Helpful GMAT CAT Tips

by on September 23rd, 2009

One of the biggest frustrations of taking a CAT test is that you don’t have the questions and answers right there in front of you. Without the luxury of being able to write notes, eliminate answers, make equations or draw pictures, I am certain that you will find this extremely annoying in a CAT environment. Some of the following might sound like common sense, but not everyone employs these useful strategies that will save you valuable time come test day

The CAT test format can be frustrating, and time consuming, for many reasons, but there are some tricks that I found useful when taking the test that seemed to help me out.

First, you will find that you are spending a lot of time looking between the screen in front of you and your dry erase board. USE YOUR PEN AND DRY ERASE BOARD (but do not waste valuable time writing needless things down). One of the worst things you can do is to waste time staring at the screen. Do not make this mistake. Instead, you should get in the habit of immediately writing down ABCDE on your board for every question (When studying, I used pencils and paper, but on test day you will have dry erase markers and a laminated sheet that you can use to write things down). This should be a habit as you study for the GMAT, they don’t give you material to write things down for nothing.USE IT! This way, you can immediately eliminate answers that you know are incorrect (And on a separate note, there are tricks for elimination strategies on the Quantitative Data Sufficiency questions, will be posted within the Quantitative Forum). Don’t waste your valuable brainpower trying to remember answers that might be right or wrong, WRITE THEM DOWN! You have no idea how many times you will be very appreciative of doing this when you look down and see that you have two answers to choose from instead of trying to look up at your screen and trying to remember what answers you told yourself to eliminate. Even if you don’t know the exact answer, your test scores will be drastically improved if you can eliminate even one or two incorrect answers. If you can eliminate three incorrect answers, your probability of guessing the right answer is 50%! So be sure to get in the habit of writing down ABCDE and then crossing answers out as you go.

Next, read the entire question carefully and write down the useful information (this is more geared for the Quantitative part). Don’t worry about writing everything down at first, but as you practice, you will become more proficient at identifying the key pieces of information. With easy questions, you won’t have to write down much, but with your ABCDE and key pieces of information, you will have essentially transferred the problem from the computer screen to your paper/board and will make your life much easier, as you will be able to make equations, draw pictures, do whatever you need to do to eliminate answers. BUT, a key here is to make sure you transfer information correctly. The worst thing you can do is to write down wrong numbers or facts, etc. I can’t tell you how to become a pro at accuracy, but in general, work slow to work fast. Once you are certain you have it down in front of you, go to town on cracking the problem. Eliminate answers as you go.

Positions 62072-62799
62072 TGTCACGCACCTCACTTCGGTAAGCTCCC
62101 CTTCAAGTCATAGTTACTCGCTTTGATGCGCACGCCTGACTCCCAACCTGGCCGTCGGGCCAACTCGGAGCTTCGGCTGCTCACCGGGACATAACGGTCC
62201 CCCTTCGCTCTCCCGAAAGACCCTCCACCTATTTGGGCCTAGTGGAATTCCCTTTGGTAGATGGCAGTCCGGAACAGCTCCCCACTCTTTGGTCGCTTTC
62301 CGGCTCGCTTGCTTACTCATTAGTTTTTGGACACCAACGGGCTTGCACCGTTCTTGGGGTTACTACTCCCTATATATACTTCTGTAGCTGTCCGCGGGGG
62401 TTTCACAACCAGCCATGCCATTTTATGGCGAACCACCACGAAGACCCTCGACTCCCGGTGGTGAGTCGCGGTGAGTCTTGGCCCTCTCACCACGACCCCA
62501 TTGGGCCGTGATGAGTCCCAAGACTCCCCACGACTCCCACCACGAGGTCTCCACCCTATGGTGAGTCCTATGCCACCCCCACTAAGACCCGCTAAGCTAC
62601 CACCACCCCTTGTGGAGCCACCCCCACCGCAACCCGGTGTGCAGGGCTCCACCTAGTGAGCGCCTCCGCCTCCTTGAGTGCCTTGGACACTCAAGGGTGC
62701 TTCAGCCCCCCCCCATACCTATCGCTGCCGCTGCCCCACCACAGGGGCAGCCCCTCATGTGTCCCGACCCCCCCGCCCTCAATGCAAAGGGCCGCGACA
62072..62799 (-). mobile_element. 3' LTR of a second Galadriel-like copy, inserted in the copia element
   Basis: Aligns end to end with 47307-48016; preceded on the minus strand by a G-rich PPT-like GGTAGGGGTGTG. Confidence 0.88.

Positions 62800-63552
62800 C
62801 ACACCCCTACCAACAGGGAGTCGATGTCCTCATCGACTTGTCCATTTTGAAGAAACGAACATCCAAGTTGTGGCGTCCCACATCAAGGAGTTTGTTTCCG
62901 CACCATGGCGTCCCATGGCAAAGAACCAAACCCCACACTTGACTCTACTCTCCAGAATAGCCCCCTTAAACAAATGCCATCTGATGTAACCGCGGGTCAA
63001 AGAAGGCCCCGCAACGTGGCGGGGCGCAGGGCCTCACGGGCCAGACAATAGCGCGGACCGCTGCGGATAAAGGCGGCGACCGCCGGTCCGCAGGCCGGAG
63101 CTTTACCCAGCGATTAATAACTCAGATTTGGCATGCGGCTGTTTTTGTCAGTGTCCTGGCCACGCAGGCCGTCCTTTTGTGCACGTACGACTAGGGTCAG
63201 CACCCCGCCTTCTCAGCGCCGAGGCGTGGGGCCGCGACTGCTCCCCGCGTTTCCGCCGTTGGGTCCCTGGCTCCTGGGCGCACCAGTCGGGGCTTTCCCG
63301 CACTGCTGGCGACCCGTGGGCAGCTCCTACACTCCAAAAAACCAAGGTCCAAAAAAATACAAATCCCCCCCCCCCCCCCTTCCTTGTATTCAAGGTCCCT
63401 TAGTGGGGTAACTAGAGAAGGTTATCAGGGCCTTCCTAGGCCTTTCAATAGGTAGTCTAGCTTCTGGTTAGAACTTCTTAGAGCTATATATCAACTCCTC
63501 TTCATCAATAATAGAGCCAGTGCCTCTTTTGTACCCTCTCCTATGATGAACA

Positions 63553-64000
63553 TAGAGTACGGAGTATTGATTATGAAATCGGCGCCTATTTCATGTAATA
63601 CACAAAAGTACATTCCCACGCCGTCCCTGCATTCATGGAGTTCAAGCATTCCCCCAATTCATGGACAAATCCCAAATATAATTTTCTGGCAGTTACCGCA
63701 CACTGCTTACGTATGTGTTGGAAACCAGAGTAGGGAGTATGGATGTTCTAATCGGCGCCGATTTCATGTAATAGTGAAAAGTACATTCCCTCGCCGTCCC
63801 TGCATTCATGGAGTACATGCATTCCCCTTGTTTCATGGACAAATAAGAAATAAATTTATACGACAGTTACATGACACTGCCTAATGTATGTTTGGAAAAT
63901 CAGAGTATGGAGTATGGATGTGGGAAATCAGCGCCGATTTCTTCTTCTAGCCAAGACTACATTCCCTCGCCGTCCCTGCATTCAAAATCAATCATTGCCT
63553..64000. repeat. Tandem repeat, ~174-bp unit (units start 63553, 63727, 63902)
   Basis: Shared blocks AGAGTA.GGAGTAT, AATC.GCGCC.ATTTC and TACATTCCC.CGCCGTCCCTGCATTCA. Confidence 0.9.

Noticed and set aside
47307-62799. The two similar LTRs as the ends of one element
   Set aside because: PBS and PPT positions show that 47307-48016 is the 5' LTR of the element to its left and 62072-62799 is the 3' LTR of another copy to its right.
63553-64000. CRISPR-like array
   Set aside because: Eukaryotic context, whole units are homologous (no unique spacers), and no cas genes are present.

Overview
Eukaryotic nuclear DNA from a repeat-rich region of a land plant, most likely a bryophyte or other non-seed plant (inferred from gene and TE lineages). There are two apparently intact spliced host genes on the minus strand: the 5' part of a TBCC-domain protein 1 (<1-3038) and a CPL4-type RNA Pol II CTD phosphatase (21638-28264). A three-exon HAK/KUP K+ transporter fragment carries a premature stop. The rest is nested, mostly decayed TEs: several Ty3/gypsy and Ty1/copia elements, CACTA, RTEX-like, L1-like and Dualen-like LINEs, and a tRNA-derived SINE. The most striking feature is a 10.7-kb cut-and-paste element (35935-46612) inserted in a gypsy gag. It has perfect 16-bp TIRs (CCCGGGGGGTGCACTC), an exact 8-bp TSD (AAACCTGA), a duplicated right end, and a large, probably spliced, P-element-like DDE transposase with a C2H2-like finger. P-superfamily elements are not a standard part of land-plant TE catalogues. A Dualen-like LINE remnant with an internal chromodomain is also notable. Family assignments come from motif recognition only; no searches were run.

Another issue with CAT test prep is that it is difficult to simulate the test day environment. That is where prep services like Grockit come in. Become comfortable with using the computer to answer questions, it will be invaluable come test day. I’m sure that you will employ traditional book based studying (such as Official Guide for GMAT Review) and I highly encourage you to use such books. But as you become comfortable with the material itself, it is essential that you are able to transfer your mastery of the material to a CAT environment. Supplement your computer testing with your paper (book) testing and vice-versa. Don’t become too comfortable with studying out of books, but use that practice to become a master at translating the key pieces of information to your scrap paper/dry erase board.

By employing the above methods, it will help you become a master of the CAT environment and will definitely pay dividends come test day. USE YOUR DRY ERASE BOARD, WRITE DOWN ABCDE, and good luck! If you have any other strategies that you have found helpful, please post below!


  • some hard and difficult math question jump out, and i need to spend longer time on it. What strategies for that situation. ? What the maximum time should i spend on that.

    Thank you

    • Hi Nguyen,
      Your question is a good one. when you are getting harder questions, it means that you are doing well and the computer has recognized that you can answer difficult questions. however, it is difficult to say how much time to spend on them, it all depends on how many questions you have left and how much time you still have. if you find yourself with 10 questions left and 5 minutes left, you need to hurry obviously. the main thing is that you finish the test, as you will be penalized more for not finishing than for getting a few at the end wrong. as a general guideline, you should average about 2 minutes per question, but this is just an average. you probably won't need to be spending exactly this on your first few questions, as they will be medium level. but this does not mean hurry through the first few, you want to make sure you get these right so you move on to harder questions. i hope this helps, it all sort of depends on your specific time situation...if you get stuck on a question, don't spend too much time, try to solve it and then move on and forget about it.
      good luck!

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